Well, that’s my ‘months hard labour’ over with, apart from a few hours with my parents tomorrow doing the odd job, I’ll be back at sea on the Hallaig before the afternoon is out. To be quite honest I’m looking forward to the rest, the last few days has really taken it out of me and bits of are aching that i didn’t even know could ache.
It’s not quite 19:30 and the only reason that I’m blogging now and not soaking in Radox is that I can’t actually move anything other than my fingers without wincing. As soon as I digest dinner and loosen up a little once the Chardonnay starts to work I’ll be off for a dip.
Gosh, almost 21:00 now and I’m feeling almost human so I’ll try and recall what’s been happening, well it’s not rained for almost three days so that’s something. Sunday felt like spring proper with frogspawn, birdsong, me out of the house long before 7:00 and all the pigs waiting for me at the end of the road. Ellie and the two boys live under a rhododendron bush by the road sign so are often roused by my loading up the feed bucket on the croft. Rocky and Jamie Lea on the other hand live in an ark at the bottom of the hill so usually have breakfast delivered, not on Sunday though. Whatever had me up at ‘cock crow’ also infected the pigs and had them charging around the car park a good hour before their normal breakfast time.
Quad track rod ends (tie rod ends in the US)
A long overdue job that I tackled ‘early doors’ on Sunday was the track rod ends on my mates Yamaha 350 Bruin. The inner one had failed some months ago and this was me just getting around to fixing it properly for him after the temporary bodge I’d done last year.
That picture was actually from when the other side failed in 2012 but you get the picture, the track rod ends point the wheels in the right direction and stop you getting ‘knock kneed’ Anyway I ‘fixed’ it last year by squeezing it in a vice and like many ‘temporary repairs’ it became a little permanent. Sadly, I can’t even blame that on the shipping from America, as the parts arrived in around ten days and were still much cheaper than buying them in the UK by a long shot. Though bizarrely it wasn’t the track rod ends themselves that cost an arm and a leg in Britain it was delivery, yup, it’s cheaper to get them sent from North Carolina than Cumbria!!! Just imagine what they’re going to charge if Scotland gains independence This Yamaha 350 Bruin is a seriously reliable and well worked machine but dealers are thin on the ground and this model with it’s automatic transmission seems poorly supported over here. Fortunately it’s very popular in the States where Americans seem to have a problem with gears and clutches
Changing them is pretty straightforward, one is a LH thread and one a RH thread, they won’t go on the wrong way, so all you have to do is measure the overall length so as not to have to set the tracking afterwards.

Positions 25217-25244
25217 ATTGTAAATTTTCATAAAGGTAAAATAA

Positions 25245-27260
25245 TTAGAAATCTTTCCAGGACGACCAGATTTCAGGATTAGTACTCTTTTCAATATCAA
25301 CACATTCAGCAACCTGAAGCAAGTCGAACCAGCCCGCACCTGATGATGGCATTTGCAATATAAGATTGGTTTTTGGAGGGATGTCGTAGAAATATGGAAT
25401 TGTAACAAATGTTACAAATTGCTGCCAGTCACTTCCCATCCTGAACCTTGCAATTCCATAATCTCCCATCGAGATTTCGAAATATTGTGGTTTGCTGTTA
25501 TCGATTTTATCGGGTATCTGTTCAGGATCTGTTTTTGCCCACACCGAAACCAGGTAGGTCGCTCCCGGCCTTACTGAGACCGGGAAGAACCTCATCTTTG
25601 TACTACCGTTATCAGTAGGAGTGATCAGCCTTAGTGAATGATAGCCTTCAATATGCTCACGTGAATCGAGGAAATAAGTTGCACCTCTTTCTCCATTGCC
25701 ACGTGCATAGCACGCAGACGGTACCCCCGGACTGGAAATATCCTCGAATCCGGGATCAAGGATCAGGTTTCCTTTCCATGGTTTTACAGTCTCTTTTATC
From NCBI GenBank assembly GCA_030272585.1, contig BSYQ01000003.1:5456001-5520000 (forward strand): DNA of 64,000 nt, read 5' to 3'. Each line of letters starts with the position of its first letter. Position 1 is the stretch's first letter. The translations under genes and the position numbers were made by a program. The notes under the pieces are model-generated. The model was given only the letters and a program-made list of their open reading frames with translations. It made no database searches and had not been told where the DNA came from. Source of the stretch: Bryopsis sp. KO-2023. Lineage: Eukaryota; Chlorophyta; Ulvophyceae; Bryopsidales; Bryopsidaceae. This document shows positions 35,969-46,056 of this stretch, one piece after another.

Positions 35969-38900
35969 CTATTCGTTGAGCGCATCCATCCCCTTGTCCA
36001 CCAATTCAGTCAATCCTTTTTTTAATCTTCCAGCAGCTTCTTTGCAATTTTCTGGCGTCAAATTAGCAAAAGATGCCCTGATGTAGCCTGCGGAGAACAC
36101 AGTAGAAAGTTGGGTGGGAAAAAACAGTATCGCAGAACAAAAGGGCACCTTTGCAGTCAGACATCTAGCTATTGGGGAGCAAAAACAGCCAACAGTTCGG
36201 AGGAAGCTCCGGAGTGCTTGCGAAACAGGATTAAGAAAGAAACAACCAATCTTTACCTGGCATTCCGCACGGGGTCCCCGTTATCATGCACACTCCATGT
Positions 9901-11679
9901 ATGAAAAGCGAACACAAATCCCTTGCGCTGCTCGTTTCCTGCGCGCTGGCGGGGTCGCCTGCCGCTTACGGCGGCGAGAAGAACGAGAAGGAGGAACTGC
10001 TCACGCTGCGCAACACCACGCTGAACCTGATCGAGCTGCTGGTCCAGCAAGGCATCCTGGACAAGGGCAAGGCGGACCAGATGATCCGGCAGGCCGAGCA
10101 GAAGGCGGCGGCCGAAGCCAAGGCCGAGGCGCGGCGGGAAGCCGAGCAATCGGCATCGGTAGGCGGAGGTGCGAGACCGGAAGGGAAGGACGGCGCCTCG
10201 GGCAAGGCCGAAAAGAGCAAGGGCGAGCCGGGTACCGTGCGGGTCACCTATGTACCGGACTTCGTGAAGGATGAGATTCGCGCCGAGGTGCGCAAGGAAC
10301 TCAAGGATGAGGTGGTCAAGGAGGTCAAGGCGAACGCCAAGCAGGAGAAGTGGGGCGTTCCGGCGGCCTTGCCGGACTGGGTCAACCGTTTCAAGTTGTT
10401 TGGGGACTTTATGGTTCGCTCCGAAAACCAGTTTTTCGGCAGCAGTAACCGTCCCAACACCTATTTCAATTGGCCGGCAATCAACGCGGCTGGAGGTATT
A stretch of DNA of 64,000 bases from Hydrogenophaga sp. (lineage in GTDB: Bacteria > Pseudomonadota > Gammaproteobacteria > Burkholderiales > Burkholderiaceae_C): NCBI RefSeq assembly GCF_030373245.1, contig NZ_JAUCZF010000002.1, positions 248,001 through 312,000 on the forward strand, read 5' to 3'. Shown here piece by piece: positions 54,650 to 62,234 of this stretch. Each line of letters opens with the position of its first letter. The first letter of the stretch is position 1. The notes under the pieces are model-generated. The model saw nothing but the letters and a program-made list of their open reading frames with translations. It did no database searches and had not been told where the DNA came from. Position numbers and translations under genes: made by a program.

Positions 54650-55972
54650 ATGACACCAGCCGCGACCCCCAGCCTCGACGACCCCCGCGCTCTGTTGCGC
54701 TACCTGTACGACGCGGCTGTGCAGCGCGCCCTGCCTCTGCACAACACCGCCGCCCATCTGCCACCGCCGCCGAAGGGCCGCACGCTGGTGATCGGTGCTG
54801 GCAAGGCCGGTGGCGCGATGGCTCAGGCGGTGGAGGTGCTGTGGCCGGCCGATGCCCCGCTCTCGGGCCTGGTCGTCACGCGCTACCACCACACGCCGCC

With the Yamaha sorted I then got on with giving Lachie’s telehandler a good greasing prior to breakfast and another marathon stone gathering session.
The gathering of suitable building sized stones for the gable continued until around 14:00 when my back started to complain.
I then proceeded with the labourious task of drilling 28mm holes 400mm deep into the very hard rock that’s going to be the base for my Proven 11m mast.
Four holes was all I managed, but that took me until almost 18:00, by which time my hands were numb and I’d had enough. I only actually had for studs anyway so saw little point in doing the other four until I had the rest of the tensile rod.
Well, it was a bonny, cool and frosty morning, not that you’d guess from the photo from the bedroom window. However, puddles on the road were covered in ice this morning and the ground was ‘stiff’, not frozen solid but hard and decidedly firm underfoot
After dropping off the boy for the school ferry I headed to our community shop with eggs, expecting to leave them on the doorstep and surprised to find it occupied.
Our shop has been in turmoil of late due to a major refurbishment and the workers had started early so I had the chance of a ‘wee peek’.
The post Office section was looking far brighter, roomier and better laid out that’s for sure.
Of course there’s still an awful lot of stuff to go back in the shop but all the extra insulation certainly made the place warmer than it’s ever been on such a fresh morning.
The community owned shop is looking for volunteers to help paint it if anyone can spare a few hours later this week or next week, just be careful with that lovely new floor
Back home before 9:00am and the place really did have a different feel about it,
the washing was on the line and the ‘wee dug’ out in the sun guarding it.
Molly looking far slimmer and acting a little more ‘chilled’ since we stopped feeding her that Baker’s muck with it’s 5% sugar and thirteen e numbers.
After breakfast it was up to the wind turbine base once more to start cleaning out the bore holes and injecting the Hilti HIT RE500 resin to secure the studs.
A good blast with compressed air from a diving cylinder followed by a suck out with a hoover then a final buffing up with a ramrod made from a length of M6 threaded rod and a 4” paint roller.
The last time I did this was in the summer and the resin went off far too quickly but the cool rocks of March meant a good two hours to play with.
That done it was back to moving rocks once more with the wife
and of course, the ‘wee dug’.
Meanwhile on the Loch Seaforth
Just arrived this morning in my ‘in box’ and at Flensburg from Gdansk is the accommodation, superstructure and bridge module for the MV Loch Seaforth.
Thanks to John Alan Gillies once more for that one.